W8BYH out.

16 April 2023

Behold The Lowly Tuner

Antenna tuners* get little love. Every ham needs one, most have at least one, but they rarely get talked about in glowing terms, like a good radio, or great antenna design, or a fine cigar. Instead they are viewed mostly as lumps - lumps of metal or plastic that sit nearby and make sure the finals on your precious $2,000 radio don't burn up because you keep trying to put a 100 watt full duty cycle signal into an antenna that's a 10:1 mis-match.

The tuners built into most radios designed for Amateur Radio use are pretty anemic - handling (at best) a 4:1 mis-match. About all they'll do is lightly tweak a nearly resonant antenna. There are exceptions, like the internal tuners Elecraft builds for it's KX line of QRP radios. These remarkable units can tune the bumper on my wife's Hyundai. And I have to admit, Chinese manufacturers like Xeigu have put very good tuners in their radios almost from the beginning. This begs the question - if the Americans and Chinese are building really good internal tuners for their radios, why can't the Japanese? Has advanced tuner technology not made it across to that part of the Pacific rim yet? Geeze.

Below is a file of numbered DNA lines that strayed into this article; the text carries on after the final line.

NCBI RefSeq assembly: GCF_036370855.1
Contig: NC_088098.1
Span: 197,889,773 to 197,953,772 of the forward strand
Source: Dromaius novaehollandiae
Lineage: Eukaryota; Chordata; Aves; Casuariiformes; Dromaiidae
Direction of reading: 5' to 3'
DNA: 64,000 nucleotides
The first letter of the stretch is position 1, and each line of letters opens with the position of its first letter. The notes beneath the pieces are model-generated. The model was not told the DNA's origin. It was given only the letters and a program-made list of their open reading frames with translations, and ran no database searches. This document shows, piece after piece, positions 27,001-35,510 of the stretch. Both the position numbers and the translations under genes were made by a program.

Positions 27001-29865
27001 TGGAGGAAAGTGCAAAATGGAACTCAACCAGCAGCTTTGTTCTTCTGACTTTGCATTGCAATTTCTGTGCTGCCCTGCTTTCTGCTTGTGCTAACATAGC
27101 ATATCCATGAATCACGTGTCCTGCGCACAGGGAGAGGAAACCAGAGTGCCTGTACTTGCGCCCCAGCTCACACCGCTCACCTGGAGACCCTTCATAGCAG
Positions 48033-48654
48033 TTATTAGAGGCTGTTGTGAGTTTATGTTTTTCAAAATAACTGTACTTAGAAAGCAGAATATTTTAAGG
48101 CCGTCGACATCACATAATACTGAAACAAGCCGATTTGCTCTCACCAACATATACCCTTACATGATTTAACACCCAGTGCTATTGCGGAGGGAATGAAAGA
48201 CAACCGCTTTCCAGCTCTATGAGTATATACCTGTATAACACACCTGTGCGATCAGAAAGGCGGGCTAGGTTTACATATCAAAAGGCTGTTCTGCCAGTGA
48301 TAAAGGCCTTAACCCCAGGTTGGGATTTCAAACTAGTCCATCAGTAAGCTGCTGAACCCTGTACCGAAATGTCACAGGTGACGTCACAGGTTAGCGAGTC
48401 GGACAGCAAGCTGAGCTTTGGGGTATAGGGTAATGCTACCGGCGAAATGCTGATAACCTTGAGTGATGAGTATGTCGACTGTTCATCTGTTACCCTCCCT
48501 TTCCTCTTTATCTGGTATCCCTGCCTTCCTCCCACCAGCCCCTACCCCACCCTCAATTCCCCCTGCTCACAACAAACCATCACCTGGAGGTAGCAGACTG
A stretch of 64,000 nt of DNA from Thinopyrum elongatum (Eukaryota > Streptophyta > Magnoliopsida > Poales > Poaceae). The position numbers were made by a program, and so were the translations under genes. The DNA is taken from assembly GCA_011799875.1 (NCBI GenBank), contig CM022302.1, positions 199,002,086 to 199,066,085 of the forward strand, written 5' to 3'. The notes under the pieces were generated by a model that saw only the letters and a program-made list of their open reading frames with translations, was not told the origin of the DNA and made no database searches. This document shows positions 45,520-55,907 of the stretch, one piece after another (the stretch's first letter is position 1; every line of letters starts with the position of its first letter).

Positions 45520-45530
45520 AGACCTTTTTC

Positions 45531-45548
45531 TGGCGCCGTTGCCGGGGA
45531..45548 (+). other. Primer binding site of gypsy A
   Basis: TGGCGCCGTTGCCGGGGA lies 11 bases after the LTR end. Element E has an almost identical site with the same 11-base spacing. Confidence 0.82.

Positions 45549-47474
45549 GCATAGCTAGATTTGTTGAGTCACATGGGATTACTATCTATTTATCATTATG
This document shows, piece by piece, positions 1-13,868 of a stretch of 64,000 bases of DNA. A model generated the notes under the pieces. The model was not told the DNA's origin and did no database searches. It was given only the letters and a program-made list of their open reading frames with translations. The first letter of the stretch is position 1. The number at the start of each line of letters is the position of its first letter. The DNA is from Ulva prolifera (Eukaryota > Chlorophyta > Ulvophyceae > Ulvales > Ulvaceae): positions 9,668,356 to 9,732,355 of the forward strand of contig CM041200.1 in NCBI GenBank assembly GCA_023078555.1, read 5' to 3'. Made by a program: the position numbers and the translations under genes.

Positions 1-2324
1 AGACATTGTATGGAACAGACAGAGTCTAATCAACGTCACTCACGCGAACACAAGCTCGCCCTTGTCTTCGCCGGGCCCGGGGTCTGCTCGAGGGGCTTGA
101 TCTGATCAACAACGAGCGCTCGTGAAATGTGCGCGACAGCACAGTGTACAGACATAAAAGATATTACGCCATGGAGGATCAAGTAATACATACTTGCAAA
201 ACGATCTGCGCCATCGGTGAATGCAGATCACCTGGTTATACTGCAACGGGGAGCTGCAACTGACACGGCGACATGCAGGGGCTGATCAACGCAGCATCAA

There is a single tuner that keeps popping up whenever I need to run a portable HF radio at 100 watts with a sub-optimal antenna. I've had it for several years, and bought it when I owned a Yaesu FT-891. I wanted something that could run off of batteries and handle just about any antenna I hooked up to it. This tuner worked great with the FT-891, and when I needed a tuner for an FT-991A it worked great for that, too. Then I got my hands on an Icom IC-7200, followed by an IC-7100, and guess what? It worked great with those radios. When I got my IC-705 and didn't want to pay Icom's outlandish price for the AH-705, I saw Ham Radio Outlet (HRO) was offering my tuner in a 'special IC-705 configuration'. I emailed the manufacturer and asked what made the tuner 'special'? In about an hour I got an answer back - all HRO was doing was bundling the tuner with a 3.5mm audio jack cable, to serve as the control connection between the radio and tuner. Like most hams, I had a several 3.5mm audio jack cables laying around. I hooked the tuner to the 705 and, sure enough, it worked! Seems the tuner was '705 ready' before the 705 was even a glimmer in Icom's eye.